Sorrow and Fasting

monk feeding pigeonsThe biblical authors were no strangers to sorrow, and most of us in this life carry or have carried some form of sorrow in our hearts. Speaking of sorrow, the Apostle Paul writes, “For godly sorrow produces a repentance that leads to salvation and brings no regret, but worldly sorrow produces death.” (2 Cor 7:10).

There are two types of sorrow: worldly and godly. But what is the difference?

Worldly sorrows have a multitude of sources including: situations do not go the way we think they should, unkind words are spoken to us, we do not get what we want or what we think we deserve, we make a mistake and beat ourselves up in guilt, we suffer some sort of pain or loss [1], etc.  All of these, as the Apostle writes, lead to death: spiritual and sometimes even physical.

Godly sorrow, on the other hand, comes from an awareness of one’s sinful state and the desire for repentance. There is a conviction of sin that leads to repentance. The conviction of sin without hope in Christ leads the soul to a state of despondency or depression, which is ungodly sorrow.

Godly sorrow, combined with hope in God’s love and forgiveness, causes one to cry out with the psalmist, “According to the multitude of sorrows in my heart have Thy comforts refreshed my soul.” [2] According to the depths in which we enter into the darkness of our hearts so that we can repent of the sinful passions that have taken root in our souls, according to that depth, will we receive godly comfort. The deeper the godly sorrow, the greater the comfort we receive.


This week is the final week of the Nativity Fast (New Calendar) and is the strictest portion of the fast, which indicates it is a time of greater repentance and reflection. As with every major fast of the Orthodox Church, it ends with a celebration of God’s love. In the spring, Great Lent ends with the explosive power of Pascha; in the summer, the Dormition Fast ends with the Theotokos being received into heaven as the perpetual intercessor of all who call upon her; this Nativity Fast ends with the hope of God wrapping Himself in flesh to save humanity, restore creation, and unite us to Him.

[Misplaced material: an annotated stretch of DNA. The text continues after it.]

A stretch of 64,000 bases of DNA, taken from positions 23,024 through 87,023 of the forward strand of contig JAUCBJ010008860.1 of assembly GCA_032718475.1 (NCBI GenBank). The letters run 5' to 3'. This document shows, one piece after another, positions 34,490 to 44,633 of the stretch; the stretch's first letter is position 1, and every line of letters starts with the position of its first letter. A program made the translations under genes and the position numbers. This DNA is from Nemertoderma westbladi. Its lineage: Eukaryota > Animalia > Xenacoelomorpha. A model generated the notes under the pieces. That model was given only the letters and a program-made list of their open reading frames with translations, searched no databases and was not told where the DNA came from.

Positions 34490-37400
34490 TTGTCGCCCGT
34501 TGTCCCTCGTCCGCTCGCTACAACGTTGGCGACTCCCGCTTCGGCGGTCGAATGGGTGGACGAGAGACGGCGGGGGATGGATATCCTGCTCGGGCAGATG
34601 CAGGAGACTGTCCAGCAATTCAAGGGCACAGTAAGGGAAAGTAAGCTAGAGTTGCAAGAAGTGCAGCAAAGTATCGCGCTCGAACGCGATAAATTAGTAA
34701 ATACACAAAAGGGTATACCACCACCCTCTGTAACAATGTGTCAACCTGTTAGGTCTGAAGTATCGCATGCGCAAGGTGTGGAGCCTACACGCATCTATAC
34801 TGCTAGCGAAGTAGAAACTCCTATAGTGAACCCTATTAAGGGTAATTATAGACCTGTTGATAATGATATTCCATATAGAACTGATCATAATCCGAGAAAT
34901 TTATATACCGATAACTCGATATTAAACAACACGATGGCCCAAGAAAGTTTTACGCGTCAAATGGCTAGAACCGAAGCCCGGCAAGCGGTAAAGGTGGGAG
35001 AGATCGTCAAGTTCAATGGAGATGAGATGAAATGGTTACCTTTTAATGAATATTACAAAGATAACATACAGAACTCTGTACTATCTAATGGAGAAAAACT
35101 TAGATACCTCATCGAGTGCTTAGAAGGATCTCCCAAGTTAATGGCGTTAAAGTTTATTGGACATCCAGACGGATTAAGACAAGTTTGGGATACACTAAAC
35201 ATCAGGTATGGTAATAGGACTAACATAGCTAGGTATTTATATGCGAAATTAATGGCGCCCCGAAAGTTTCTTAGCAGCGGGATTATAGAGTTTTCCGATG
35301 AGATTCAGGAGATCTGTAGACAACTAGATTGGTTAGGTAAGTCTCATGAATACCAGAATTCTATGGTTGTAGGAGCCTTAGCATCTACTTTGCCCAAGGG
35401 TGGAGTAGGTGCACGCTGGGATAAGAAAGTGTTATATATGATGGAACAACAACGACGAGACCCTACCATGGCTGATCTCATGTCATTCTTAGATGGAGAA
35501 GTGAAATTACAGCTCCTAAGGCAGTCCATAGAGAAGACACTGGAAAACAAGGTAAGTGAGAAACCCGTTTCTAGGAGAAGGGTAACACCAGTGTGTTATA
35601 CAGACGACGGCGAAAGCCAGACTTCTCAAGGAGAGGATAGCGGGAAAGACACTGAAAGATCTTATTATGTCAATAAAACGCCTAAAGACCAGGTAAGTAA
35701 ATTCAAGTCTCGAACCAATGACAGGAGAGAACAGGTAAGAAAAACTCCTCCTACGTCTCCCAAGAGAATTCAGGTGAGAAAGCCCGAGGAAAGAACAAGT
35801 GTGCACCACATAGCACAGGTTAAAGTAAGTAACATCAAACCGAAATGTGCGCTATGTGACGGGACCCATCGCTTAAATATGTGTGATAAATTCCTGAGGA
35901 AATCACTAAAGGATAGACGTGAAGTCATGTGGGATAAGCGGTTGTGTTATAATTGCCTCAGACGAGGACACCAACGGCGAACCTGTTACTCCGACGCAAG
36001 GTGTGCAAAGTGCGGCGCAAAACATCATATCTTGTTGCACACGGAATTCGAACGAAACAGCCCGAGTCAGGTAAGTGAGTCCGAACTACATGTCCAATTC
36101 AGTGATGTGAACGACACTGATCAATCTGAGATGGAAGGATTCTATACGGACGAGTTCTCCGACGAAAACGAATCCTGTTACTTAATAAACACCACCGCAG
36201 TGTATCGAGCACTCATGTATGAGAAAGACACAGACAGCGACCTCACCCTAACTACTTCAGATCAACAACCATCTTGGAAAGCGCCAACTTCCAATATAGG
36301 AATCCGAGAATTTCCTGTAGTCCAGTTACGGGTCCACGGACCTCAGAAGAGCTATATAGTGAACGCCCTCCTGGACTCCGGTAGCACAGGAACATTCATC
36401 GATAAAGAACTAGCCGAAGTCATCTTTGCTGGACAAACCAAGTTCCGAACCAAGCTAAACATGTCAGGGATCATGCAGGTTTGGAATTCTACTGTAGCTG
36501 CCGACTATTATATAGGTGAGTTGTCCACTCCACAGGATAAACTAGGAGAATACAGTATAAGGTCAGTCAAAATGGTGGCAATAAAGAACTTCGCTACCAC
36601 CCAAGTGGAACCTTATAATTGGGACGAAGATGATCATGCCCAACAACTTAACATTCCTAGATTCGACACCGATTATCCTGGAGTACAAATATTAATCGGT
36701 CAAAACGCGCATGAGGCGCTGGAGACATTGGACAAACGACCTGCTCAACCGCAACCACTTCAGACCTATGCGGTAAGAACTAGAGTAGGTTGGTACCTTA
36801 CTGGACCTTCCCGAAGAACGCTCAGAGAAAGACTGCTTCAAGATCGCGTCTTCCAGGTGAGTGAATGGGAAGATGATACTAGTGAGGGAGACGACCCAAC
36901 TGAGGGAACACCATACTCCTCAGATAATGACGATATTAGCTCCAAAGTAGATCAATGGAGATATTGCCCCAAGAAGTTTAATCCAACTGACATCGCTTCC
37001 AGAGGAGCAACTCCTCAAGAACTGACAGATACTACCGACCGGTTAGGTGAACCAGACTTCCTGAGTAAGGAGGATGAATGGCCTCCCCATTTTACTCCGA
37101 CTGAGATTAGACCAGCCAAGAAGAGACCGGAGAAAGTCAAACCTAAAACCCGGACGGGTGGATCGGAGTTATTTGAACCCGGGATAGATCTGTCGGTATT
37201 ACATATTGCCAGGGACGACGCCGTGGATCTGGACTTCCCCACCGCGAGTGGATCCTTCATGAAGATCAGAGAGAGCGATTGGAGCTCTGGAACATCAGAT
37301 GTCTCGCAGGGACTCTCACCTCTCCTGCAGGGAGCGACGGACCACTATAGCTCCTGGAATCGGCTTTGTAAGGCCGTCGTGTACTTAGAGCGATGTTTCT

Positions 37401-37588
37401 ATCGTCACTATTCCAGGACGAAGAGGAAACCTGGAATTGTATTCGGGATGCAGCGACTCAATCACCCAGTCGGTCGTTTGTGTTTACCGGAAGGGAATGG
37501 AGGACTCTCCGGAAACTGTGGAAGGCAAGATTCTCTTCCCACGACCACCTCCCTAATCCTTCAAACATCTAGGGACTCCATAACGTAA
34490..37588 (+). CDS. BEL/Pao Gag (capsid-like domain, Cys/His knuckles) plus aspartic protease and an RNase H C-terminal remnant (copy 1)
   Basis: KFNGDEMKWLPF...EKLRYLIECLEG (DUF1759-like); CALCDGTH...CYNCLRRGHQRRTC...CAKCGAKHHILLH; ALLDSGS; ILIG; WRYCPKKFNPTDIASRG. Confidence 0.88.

In these fasts, the strictness before the great feast always increases in order to help us enter more deeply into the “darkness” of soul-searching repentance. The Church in her wisdom does not leave us in darkness, but rather shows us the way of godly sorrow: the celebration of love, light, beauty, and hope that follows. The deeper one enters into the spirit of the fast before hand, the more joyous the celebration will be when the great light of the feast arrives.

“O come, let us worship and fall down before Him, and weep before the Lord that made us,” [2] so that He might raise us up, fall upon our neck with kisses of love, clothe us with the robe of a virtuous life, place a ring on our hand to symbolize the regaining of the divine image, and place shoes on our feet that we might trample the head of the ancient serpent. [3]

God is with us.


[1] This does not mean that normal grief at the death of a loved one is ungodly. Even Christ wept at the death of Lazarus. But excessive grief shows a lack of trust in God’s love, in His divine providence, and a lack of hope in the future resurrection and is therefore ungodly sorrow.

[2] Psalms 93:19 and 94:6. All quotes from the Psalms come from the LXX (Septuagint), A Psalter for Prayer published by Holy Trinity Publications, Jordanville.

[3] The meaning of the symbols in the parable of the Prodigal Son comes from various fathers including St. Gregory of Nyssa in his Homilies on the Lord’s Prayer.

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